Pope Pius XI's 1931 encyclical “Quadragesimo anno” offered criticisms of both capitalist and communist economies, and spoke strongly against unregulated capitalism. The pontiff suggested that “unlimited freedom of struggle among competitors” rewards those “who give least heed to their conscience.”
Fr. Sirico said that “my approach doesn't fall under the condemnation of Pius XI” because “I am arguing against that kind of idea.” He said that he is not defending laissez-faire capitalism.
For all their disagreements, the debaters were able to find common ground. Both uphold the right to private property and want Christianity to inform people's decision-making.
Winters just believes this will be done better through government intervention in the economy, and Fr. Sirico would leave it up to individual choice.
In interviews before the debate, Fr. Sirico and Winters were both dismissive of distributism as an alternative to capitalism. Developed in large part by the English Catholic writer G. K. Chesterton, distributism upholds the right to private property but seeks to spread the ownership of capital more widely, through promotion of small and employee-owned businesses.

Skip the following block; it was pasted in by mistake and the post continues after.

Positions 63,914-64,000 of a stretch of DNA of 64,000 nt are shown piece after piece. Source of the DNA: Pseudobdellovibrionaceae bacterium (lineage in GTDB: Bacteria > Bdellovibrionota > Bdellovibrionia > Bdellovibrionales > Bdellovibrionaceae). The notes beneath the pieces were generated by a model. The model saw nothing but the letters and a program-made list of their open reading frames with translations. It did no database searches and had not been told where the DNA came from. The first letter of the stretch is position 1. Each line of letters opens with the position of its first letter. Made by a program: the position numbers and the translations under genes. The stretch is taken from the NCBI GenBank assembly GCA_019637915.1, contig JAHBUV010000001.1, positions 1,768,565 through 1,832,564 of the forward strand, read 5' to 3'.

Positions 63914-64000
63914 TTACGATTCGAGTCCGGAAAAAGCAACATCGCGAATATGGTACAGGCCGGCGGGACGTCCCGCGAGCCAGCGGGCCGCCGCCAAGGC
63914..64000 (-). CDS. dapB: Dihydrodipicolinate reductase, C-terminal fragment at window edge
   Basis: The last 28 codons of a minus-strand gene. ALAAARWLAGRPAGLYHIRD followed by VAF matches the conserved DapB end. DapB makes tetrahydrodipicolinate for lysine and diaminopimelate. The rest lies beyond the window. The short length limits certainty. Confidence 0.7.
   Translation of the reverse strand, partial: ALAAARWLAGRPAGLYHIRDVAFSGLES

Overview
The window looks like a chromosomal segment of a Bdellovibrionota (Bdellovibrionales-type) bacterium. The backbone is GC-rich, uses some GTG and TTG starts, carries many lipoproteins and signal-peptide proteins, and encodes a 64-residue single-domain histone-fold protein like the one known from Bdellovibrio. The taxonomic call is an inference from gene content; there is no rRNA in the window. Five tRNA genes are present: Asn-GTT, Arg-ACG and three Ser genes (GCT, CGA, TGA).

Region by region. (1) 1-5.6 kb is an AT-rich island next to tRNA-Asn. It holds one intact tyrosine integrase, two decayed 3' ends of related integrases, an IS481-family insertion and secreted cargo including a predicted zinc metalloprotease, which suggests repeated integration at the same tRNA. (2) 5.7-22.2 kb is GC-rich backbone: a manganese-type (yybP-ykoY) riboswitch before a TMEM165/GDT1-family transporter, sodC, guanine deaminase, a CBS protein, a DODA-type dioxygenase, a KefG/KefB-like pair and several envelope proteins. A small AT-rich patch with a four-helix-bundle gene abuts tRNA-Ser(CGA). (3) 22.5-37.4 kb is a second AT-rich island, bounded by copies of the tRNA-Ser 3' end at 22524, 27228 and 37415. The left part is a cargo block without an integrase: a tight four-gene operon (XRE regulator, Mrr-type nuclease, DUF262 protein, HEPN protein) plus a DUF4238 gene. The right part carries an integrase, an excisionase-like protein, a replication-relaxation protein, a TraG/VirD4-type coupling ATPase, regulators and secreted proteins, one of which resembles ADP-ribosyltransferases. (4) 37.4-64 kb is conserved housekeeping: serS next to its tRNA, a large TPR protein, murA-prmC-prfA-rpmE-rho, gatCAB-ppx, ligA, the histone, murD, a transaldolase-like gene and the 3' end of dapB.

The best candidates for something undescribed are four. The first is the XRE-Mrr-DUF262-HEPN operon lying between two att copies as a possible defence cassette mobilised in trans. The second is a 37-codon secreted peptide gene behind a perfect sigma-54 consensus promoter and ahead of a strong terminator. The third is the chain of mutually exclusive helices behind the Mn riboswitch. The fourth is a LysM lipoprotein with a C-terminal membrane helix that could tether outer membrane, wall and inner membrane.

While he believes distributism “is one of the legitimate approaches to an economy,” Fr. Sirico also thinks there are problems with it, calling it more of a “moral, aesthetic critique of forms of crass capitalism” than “an economic system.”
And Winters expressed having “a hard time seeing how we get from here, to any of the distributivist proposals I'm familiar with.”
That afternoon, Winters said he looked forward to the evening's debate because “it's really vital that Catholics engage each other...because there are tensions on both sides of the political ledger that are quite willing to divide the Church to achieve political ambitions.”
“All of us, we have to discover again how to have internal conversations, because the Church cannot be divided.”
He said he was thankful for the “incredibly vibrant campus ministry” at the University of Colorado for organizing the debate and providing an atmosphere of charitable disagreement.
“What is absolute, what is non-negotiable, and intrinsic, is the obligation to help the poor,” Winters stated during the debate.
“But there is room for disagreement about how we can achieve that. And that discussion has to be conducted with charity so we can learn from each other.”
Washington D.C., Jan 31, 2013 (CNA/EWTN News) - Amid changing abortion rhetoric and significant legislative advances, a group of legal experts in the nation’s capital said that they are confident in the future of the pro-life movement.
“In this epic struggle,” said Dr. Charmaine Yoest, president of Americans United for Life, “my money’s on the baby.”